This is a Rube Goldberg answer that missed the initial question.

How about handing a single die to a 3rd grader (we don't need a fifth grader or a fourth grader) and ask them to count the sides on the die?

Length doesn't make an answer correct.

My four year old can count sides on a single d6 and get to 11. (She is precocious and cute as a button. We're still working on counting.)

Unfortunately, counting only one dice isn't going to get to the right answer for the right reason.

There seems to be a gap between what is known and what is sought, bridged by an assumption.
May the cards fall in your favor.
billryan
Joined: Nov 2, 2009
• Posts: 13347
May 24th, 2022 at 6:27:30 AM permalink
Quote: Dieter

Quote: AlanMendelson

This is a Rube Goldberg answer that missed the initial question.

How about handing a single die to a 3rd grader (we don't need a fifth grader or a fourth grader) and ask them to count the sides on the die?

Length doesn't make an answer correct.

My four year old can count sides on a single d6 and get to 11. (She is precocious and cute as a button. We're still working on counting.)

Unfortunately, counting only one dice isn't going to get to the right answer for the right reason.

There seems to be a gap between what is known and what is sought, bridged by an assumption.

And what happens when one assumes?

You end up with making an ass out of you and me.
The difference between fiction and reality is that fiction is supposed to make sense.
billryan
Joined: Nov 2, 2009
• Posts: 13347
May 24th, 2022 at 6:30:31 AM permalink
Quote: TravisR

It's creative, but it's different situation than somebody rolling two dice, looking at them, announcing that the number "x" is showing on at least one of the dice and then asking what the probability that the other dice also shows "x".

I mean, the number "2" is a nice number and all but if you substitute in an "x" instead it makes all the confusion go away and you can then see that the odds of the other dice being "x" is 1 out of 6

Math is hard. Logic is harder.
The difference between fiction and reality is that fiction is supposed to make sense.
TravisR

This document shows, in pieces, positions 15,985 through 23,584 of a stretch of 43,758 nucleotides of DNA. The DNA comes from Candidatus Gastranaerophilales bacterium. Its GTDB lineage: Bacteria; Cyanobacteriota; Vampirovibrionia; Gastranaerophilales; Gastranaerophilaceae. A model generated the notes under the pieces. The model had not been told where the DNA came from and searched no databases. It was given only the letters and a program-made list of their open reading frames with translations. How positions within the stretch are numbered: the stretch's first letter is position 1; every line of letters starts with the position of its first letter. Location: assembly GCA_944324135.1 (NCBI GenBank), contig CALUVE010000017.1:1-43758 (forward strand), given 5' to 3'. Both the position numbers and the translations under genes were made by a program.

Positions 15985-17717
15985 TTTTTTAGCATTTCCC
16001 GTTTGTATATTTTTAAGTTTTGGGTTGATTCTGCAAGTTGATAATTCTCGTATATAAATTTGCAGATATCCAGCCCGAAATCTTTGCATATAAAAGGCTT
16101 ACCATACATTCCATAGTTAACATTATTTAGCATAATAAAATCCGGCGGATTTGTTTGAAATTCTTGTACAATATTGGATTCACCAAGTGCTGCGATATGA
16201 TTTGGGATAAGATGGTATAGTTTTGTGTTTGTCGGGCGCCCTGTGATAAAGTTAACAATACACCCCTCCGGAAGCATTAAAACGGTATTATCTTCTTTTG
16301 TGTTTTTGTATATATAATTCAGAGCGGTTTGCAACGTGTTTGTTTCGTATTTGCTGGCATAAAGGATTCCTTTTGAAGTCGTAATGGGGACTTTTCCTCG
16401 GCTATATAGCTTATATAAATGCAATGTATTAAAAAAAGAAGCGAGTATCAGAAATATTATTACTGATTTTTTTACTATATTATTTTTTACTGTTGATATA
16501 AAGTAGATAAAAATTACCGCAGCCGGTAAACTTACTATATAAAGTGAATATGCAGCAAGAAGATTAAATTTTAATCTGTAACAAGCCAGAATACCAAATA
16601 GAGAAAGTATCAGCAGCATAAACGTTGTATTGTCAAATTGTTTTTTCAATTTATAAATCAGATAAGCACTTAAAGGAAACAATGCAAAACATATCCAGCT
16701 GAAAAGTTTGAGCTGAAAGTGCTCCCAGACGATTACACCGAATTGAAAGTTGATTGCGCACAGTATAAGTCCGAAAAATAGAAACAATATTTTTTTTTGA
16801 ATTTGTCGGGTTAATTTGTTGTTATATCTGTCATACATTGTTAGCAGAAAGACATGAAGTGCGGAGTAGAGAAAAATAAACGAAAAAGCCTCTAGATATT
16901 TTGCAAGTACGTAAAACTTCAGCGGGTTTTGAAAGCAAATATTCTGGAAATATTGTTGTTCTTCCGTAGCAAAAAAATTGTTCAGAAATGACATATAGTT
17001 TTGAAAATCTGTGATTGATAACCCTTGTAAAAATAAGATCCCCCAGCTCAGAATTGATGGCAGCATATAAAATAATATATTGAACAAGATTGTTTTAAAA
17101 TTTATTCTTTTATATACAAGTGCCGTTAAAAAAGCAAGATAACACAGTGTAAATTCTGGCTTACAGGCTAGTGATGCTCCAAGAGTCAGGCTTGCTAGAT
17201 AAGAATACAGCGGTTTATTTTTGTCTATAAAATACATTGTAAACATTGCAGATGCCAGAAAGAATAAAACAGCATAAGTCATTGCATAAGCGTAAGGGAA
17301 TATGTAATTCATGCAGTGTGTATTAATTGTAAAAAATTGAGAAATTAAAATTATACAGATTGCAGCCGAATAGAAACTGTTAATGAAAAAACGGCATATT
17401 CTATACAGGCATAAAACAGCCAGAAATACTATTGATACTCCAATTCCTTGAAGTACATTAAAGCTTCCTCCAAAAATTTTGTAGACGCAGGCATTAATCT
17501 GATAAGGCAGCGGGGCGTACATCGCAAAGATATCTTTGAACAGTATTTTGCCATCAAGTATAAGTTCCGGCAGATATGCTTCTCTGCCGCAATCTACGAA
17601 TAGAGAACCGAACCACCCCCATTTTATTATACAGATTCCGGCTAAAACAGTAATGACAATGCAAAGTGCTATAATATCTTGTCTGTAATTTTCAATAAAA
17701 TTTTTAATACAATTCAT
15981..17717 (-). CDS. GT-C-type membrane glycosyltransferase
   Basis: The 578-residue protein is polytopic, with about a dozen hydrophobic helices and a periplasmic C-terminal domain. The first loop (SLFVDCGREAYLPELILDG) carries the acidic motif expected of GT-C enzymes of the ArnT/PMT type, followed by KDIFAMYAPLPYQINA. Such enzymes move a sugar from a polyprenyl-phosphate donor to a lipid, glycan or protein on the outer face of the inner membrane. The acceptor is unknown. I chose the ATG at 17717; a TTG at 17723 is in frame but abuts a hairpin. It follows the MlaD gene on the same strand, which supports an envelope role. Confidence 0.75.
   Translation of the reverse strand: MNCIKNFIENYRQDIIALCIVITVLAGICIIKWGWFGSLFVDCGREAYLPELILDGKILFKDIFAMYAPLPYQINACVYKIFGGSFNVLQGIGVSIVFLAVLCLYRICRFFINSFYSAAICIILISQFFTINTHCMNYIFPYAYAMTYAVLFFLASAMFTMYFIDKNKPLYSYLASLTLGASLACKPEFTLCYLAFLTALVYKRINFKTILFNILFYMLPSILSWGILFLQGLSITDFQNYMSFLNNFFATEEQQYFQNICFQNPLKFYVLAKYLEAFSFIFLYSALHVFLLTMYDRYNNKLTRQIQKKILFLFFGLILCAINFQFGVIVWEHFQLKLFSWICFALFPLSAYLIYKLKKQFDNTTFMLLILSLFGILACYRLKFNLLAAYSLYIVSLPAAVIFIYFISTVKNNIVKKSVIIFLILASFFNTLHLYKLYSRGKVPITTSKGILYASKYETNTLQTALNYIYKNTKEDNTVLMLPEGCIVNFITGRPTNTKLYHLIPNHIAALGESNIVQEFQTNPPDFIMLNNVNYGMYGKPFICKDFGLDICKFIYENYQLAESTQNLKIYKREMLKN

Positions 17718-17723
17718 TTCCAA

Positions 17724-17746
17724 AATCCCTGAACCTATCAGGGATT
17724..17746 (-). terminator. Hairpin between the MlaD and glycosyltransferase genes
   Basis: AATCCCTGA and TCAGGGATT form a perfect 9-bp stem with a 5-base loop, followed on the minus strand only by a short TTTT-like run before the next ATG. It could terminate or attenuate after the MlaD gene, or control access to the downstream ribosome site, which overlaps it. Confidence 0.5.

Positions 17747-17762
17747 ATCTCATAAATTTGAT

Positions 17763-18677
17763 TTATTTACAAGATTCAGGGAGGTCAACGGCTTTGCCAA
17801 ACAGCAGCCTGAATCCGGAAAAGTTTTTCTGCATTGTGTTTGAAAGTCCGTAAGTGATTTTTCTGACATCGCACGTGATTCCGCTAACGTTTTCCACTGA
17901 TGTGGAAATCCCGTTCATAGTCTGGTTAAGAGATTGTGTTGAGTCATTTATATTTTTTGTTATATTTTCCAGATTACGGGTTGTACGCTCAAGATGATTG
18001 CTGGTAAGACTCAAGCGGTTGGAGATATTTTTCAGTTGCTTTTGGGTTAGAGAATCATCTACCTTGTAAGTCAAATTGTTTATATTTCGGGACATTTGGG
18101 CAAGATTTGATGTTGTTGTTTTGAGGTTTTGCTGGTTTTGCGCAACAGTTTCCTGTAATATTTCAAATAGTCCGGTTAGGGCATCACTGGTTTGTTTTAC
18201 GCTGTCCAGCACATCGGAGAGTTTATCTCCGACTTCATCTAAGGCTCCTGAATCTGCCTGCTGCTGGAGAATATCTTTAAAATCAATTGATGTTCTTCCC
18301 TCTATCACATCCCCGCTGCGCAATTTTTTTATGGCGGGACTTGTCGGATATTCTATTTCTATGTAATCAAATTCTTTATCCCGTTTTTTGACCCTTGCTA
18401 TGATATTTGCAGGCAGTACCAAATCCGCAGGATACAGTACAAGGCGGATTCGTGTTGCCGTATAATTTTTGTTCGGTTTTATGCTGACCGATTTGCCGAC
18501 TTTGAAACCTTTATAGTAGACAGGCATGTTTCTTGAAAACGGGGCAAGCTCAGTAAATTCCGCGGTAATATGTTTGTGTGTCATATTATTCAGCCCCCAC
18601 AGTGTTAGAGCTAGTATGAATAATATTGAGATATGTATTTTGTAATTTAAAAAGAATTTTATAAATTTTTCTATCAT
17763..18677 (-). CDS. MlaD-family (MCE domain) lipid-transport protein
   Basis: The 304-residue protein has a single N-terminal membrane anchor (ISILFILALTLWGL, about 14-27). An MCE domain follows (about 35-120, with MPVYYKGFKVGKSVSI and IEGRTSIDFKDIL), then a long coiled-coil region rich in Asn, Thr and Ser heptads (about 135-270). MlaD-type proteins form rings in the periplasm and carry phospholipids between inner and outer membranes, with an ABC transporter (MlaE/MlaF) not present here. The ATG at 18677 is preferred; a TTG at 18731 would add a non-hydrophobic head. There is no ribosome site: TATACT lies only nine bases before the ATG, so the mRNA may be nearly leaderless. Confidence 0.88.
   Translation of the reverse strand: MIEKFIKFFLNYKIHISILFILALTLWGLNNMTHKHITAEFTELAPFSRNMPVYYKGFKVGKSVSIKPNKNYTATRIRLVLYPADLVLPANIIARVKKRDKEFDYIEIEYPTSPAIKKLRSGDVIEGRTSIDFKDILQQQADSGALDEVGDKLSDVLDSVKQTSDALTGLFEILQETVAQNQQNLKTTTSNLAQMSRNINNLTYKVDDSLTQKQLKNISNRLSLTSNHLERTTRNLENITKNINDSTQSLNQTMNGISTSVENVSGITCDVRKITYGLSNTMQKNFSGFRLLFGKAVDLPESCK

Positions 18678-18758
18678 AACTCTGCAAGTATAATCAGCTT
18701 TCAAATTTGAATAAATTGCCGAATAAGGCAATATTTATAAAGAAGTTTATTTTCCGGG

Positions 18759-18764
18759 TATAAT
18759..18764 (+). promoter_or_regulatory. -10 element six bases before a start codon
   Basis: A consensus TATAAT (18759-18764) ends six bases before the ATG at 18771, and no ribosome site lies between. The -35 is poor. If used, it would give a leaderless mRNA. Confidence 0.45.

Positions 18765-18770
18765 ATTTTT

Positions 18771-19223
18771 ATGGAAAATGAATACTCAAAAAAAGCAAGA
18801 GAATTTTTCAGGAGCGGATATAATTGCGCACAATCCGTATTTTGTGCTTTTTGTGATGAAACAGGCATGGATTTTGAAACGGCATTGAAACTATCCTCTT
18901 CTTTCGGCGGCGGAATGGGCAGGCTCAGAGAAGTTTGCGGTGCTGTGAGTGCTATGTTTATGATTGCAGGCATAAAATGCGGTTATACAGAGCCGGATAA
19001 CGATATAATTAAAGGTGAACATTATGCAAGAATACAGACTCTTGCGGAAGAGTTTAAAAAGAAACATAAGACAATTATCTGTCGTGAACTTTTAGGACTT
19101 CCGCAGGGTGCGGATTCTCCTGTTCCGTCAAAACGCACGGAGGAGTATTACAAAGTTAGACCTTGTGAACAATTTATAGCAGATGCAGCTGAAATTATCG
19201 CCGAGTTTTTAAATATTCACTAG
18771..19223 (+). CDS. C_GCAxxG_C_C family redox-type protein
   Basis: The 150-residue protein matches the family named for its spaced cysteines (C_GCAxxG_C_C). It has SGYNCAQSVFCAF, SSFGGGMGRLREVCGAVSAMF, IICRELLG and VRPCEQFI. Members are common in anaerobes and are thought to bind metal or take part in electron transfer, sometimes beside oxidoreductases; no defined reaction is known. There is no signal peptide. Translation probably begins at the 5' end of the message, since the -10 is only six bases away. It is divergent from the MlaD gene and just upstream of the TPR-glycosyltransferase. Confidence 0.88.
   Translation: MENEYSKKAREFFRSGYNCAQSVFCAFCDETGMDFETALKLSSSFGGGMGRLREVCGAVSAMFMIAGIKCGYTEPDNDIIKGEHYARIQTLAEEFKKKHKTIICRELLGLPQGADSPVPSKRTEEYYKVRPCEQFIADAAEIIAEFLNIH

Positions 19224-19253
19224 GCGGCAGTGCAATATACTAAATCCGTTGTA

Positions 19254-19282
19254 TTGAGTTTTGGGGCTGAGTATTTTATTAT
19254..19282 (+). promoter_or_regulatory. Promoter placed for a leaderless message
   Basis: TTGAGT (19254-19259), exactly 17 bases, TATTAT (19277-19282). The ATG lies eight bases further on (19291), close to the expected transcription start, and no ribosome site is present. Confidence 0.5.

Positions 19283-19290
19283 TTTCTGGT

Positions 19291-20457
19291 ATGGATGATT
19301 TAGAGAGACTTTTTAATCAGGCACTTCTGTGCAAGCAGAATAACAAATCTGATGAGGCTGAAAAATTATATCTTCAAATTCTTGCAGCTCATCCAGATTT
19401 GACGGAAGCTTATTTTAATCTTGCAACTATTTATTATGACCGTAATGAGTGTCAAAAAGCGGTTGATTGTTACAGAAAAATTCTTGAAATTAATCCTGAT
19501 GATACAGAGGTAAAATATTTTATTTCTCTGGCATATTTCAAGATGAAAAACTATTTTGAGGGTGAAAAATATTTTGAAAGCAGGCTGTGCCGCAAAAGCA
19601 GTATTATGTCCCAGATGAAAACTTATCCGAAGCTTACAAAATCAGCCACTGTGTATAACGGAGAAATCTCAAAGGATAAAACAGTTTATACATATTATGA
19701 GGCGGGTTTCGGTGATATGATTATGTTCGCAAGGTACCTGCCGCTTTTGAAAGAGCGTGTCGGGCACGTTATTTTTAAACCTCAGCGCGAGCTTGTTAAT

Joined: May 22, 2022
• Posts: 31
May 24th, 2022 at 11:33:57 AM permalink
Your top graphic assumes that the first die to stop spinning is always going to be the "2".... ... That's going to be problematic I think
billryan
Joined: Nov 2, 2009
• Posts: 13347
Thanks for this post from:
May 24th, 2022 at 12:06:55 PM permalink
Quote: TravisR

Your top graphic assumes that the first die to stop spinning is always going to be the "2".... ... That's going to be problematic I think

What are you looking at?
The difference between fiction and reality is that fiction is supposed to make sense.
TravisR
Joined: May 22, 2022
• Posts: 31
May 24th, 2022 at 12:18:45 PM permalink
I was trying to reply to a post that had two graphics of dice combinations .... and a discussion about spinning dice.... I'm still learning how to navigate the thread so my apologies for any confusion
billryan
Joined: Nov 2, 2009
• Posts: 13347
May 24th, 2022 at 12:33:24 PM permalink
There are no spinning dice. The dice were thrown and landed and the correct and honest answer is there is at least one of your particular number. You know one of two dice is a Five. You don't know which die is the five.

You are answering a different question.
Everyone agrees that if we know the left die is a Five, then the right die will be a Five one time in six.
Go back and examine the question. Once you understand it, you won't keep answering the wrong question.
The difference between fiction and reality is that fiction is supposed to make sense.
TravisR
Joined: May 22, 2022